Thursday, January 12, 2017

Battle High 2 A+ @ Magfest!

So as I previously mentioned, I entered Battle High 2 A+ on a whim into MagFest's indie game showcase.  MagFest is an game and music festival near Washington DC.  Since there was no entry fee, I figured entering was a win-win.  If I got the game into the show, I'd get an awesome opportunity to show the game off; however, if it were rejected, I'd be able to enjoy the conference without the stress of presenting a game.
Fortunately for me, it was accepted!  It was a great learning experience that I would like to share.

 

What I Did Well

Since this wasn't the first indie showcase at MagFest, there was plenty of useful resources out there to prepare.  I believe I was pretty well prepared and did the following well:
  • Be comfortable and have food and water:  Being at a booth for 4+ hours a day can be rather tiring, especially if you're standing a majority of that time (fortunately, I had extra chairs), but I made sure to dress comfortably as well as have food and water.
One of the "delicious" snacks I had
  • Have a carpet! (or make your space presentable):  I had banners, a carpet -- actually an outdoor floor mat which wasn't too soft and conflicted with comfort a bit -- and two setups.  I think my setup could have been nicer, but it was acceptable in my opinion.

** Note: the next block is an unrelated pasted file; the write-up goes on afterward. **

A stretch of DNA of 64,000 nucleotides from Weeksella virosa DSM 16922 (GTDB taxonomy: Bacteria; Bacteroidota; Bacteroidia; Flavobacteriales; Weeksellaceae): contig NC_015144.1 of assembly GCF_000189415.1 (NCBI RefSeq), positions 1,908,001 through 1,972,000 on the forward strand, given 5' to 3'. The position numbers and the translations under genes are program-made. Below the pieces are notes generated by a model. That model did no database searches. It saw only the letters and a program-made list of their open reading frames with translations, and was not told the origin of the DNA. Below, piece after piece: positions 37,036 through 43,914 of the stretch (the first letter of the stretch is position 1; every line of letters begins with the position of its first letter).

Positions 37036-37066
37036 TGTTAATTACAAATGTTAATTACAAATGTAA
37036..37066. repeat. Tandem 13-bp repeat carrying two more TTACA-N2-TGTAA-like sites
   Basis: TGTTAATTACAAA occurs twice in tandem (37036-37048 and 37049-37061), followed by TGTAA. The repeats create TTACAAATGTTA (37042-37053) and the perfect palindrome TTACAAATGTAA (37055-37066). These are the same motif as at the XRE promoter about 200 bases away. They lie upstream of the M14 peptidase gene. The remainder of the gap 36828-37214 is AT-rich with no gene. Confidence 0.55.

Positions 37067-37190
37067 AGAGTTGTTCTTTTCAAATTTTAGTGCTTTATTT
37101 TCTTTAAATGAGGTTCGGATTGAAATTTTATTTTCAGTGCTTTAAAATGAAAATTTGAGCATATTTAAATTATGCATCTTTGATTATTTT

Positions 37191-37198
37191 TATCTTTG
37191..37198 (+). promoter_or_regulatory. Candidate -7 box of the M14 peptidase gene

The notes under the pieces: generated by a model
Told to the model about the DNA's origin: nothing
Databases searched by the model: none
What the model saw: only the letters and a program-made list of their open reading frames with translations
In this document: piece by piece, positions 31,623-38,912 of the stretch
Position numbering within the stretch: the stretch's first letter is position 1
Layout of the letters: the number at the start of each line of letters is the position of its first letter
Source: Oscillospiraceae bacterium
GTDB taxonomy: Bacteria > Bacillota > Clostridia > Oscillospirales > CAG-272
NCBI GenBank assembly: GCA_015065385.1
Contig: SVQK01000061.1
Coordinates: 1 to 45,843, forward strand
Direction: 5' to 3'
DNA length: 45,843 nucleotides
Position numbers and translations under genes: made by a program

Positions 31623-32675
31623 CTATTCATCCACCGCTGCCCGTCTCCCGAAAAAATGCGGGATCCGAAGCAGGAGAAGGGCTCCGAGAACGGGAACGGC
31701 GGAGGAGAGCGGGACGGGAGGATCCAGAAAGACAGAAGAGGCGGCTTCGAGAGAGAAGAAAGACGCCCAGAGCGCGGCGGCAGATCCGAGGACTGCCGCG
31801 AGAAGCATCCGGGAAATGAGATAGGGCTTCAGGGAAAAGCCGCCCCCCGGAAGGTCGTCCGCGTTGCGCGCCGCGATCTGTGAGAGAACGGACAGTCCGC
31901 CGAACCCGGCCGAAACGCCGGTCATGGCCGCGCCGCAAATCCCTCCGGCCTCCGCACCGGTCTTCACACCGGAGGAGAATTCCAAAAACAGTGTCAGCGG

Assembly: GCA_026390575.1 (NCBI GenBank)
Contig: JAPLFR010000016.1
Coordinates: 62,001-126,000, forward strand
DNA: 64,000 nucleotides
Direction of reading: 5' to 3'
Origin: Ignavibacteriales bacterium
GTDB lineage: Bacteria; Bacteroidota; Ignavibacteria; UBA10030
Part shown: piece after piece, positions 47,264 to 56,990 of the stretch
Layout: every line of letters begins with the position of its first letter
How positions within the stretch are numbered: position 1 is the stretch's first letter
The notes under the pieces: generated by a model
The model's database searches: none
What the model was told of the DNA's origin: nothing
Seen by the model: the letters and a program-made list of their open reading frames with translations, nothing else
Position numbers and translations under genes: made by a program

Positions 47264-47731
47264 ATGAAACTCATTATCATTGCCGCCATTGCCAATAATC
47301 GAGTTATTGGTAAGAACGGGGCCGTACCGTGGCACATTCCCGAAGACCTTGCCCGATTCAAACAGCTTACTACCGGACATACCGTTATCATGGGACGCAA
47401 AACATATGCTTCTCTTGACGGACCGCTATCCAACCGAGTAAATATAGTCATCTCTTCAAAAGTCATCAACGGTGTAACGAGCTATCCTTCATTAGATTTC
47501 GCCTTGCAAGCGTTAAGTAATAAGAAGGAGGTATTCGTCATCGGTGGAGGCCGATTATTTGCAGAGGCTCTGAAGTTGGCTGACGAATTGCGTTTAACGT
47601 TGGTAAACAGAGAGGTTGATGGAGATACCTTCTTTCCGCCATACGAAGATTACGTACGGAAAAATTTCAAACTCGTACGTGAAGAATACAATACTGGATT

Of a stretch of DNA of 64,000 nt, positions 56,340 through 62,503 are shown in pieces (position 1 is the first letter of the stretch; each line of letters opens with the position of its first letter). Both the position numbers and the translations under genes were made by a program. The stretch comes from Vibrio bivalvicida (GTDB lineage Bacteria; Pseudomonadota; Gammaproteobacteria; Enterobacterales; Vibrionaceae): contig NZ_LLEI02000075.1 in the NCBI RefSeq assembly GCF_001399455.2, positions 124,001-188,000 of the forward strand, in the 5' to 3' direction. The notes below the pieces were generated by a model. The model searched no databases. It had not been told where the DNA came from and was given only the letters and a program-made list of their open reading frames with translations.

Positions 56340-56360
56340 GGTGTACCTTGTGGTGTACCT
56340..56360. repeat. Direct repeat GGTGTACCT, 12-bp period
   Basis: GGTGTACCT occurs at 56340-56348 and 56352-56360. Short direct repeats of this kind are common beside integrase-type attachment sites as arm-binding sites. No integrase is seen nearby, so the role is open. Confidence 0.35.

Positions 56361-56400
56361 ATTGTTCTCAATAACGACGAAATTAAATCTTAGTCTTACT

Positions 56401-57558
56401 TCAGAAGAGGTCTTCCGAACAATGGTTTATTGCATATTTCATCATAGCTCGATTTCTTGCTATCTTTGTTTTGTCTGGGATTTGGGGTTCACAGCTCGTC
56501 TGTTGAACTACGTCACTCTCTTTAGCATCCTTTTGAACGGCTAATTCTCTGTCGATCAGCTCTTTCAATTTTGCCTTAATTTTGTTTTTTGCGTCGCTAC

• Get help!:  As a solo dev, manning a booth can be rather difficult.  Fortunately, I had some coworkers and friends come to MagFest to help, even briefly for bathroom or lunch breaks. 
  • Have back-ups!:  I had my Xbox One with Battle High 2 A+ on it as well as my Microsoft Surface.  I also brought 3 monitors and extra cables.  Having 2 setups was great -- allowing more people to play the game -- but it was also good in case something broke!

 

 What I Could Have Done Better

This was the first time I had really shown off the game at a gaming venue, so there were a few things I could have done better.